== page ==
This page is written with the following premises:
(1) It is wrong for a Dad to have to pay child support, if the mother was granted primary custody against the wishes of the Dad.
(2) Child support awards have little to do with the actual child involved. The actual basic costs for the child are rarely considered, and most awards greatly exceed one-half of these basic costs. The mother is then free to spend the difference however she chooses. This has given rise to the term "backdoor alimony". (see next paragraph)
(3) Until much-needed changes are implemented in the system, the only way to level the playing field is by minimizing child support.
1. Research. Go to the library and read the child support guidelines for your state. Thoroughly familiarize yourself with them. You may find several parts of your income which don't get counted toward child support.
2. Become self-employed. As fathers' rights are methodically stripped away, it is becoming easier and easier for the courts to initiate wage withholding. However, this will be harder for them if you are your own employer. It will also be harder for the courts and your ex to determine your actual income.
3. Invest in a "second job". One Dad bought an apartment building and manages it. The money he spends on the apartments is deductible from his child support calculations, because it is considered to be expense toward running a business. After the kids turn 21, the Dad can then sell the apartments and get the money back.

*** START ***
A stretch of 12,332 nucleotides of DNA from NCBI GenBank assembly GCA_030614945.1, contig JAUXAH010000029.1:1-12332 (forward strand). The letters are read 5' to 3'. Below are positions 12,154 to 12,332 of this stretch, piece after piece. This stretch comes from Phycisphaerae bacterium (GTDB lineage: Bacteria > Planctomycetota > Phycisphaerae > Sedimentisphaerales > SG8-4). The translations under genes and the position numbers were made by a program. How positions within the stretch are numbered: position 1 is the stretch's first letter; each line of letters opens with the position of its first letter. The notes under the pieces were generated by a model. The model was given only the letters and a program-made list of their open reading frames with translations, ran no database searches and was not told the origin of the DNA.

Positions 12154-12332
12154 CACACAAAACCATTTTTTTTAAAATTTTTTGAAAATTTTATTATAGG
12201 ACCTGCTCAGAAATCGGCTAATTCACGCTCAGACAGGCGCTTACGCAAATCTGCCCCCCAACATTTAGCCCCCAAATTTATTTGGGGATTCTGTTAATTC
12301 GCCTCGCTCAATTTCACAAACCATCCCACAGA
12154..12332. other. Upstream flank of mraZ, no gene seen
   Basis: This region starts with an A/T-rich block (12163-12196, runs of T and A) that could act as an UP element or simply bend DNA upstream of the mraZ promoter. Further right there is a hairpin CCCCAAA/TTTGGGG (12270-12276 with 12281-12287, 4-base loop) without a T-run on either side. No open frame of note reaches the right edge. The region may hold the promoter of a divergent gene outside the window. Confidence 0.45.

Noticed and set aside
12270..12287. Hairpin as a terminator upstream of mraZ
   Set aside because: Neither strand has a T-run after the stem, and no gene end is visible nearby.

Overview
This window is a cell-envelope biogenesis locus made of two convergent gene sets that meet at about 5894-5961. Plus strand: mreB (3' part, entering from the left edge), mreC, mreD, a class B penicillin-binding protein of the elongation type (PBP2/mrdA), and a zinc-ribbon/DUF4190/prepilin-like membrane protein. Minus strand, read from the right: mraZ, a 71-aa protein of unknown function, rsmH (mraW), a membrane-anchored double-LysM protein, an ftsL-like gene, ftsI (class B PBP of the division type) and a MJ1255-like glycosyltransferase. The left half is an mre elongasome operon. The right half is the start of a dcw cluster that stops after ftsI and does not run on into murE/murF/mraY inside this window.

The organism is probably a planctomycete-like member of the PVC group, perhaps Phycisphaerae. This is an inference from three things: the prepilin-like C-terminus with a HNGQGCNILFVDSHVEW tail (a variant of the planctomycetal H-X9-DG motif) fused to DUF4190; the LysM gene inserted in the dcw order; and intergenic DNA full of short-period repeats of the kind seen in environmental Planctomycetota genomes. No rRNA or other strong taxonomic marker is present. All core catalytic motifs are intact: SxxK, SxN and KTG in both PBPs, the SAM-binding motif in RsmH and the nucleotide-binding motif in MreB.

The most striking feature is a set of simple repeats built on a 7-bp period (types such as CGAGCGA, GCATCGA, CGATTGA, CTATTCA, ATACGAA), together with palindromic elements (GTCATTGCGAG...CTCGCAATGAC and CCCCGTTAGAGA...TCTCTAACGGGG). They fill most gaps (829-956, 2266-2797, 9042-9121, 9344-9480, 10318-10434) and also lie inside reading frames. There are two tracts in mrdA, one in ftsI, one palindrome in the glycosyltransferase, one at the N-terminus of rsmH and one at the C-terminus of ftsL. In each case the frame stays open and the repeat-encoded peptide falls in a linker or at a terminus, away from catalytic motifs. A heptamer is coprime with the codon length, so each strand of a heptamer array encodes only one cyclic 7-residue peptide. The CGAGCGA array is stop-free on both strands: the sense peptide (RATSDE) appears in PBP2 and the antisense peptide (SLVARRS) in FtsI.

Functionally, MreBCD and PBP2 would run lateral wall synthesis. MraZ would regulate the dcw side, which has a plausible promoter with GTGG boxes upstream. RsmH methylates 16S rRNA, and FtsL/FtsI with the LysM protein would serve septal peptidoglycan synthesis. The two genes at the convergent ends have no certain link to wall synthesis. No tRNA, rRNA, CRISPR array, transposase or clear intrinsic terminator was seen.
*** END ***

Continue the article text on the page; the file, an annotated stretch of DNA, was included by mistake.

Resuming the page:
4. Have a sympathetic employer help. If you work a 40-hour week, ask if you can just write down 30 hours a week on a few timecards. Try to present these 30-hour weeks when the court is determining child support. Then, claim the extra time after your case is over with. Also, try not to work any overtime during litigation, as most CPs will attempt to go after this money as well.
5. Raises and promotions. Many Dads are required to disclose income information to the mother at certain intervals. If you seek raises or promotions from your employer, it would benefit you to seek them right after disclosing this information, for obvious reasons.
6. Quit working and go to college. You have the right to self-improvement, and you may be able to argue that in the long run, you'll be able to "support your child" even better!
Note: this page in no way advocates neglecting one's children! Dads who are content with being a noncustodial parent should pay reasonable child support to the custodial parent!
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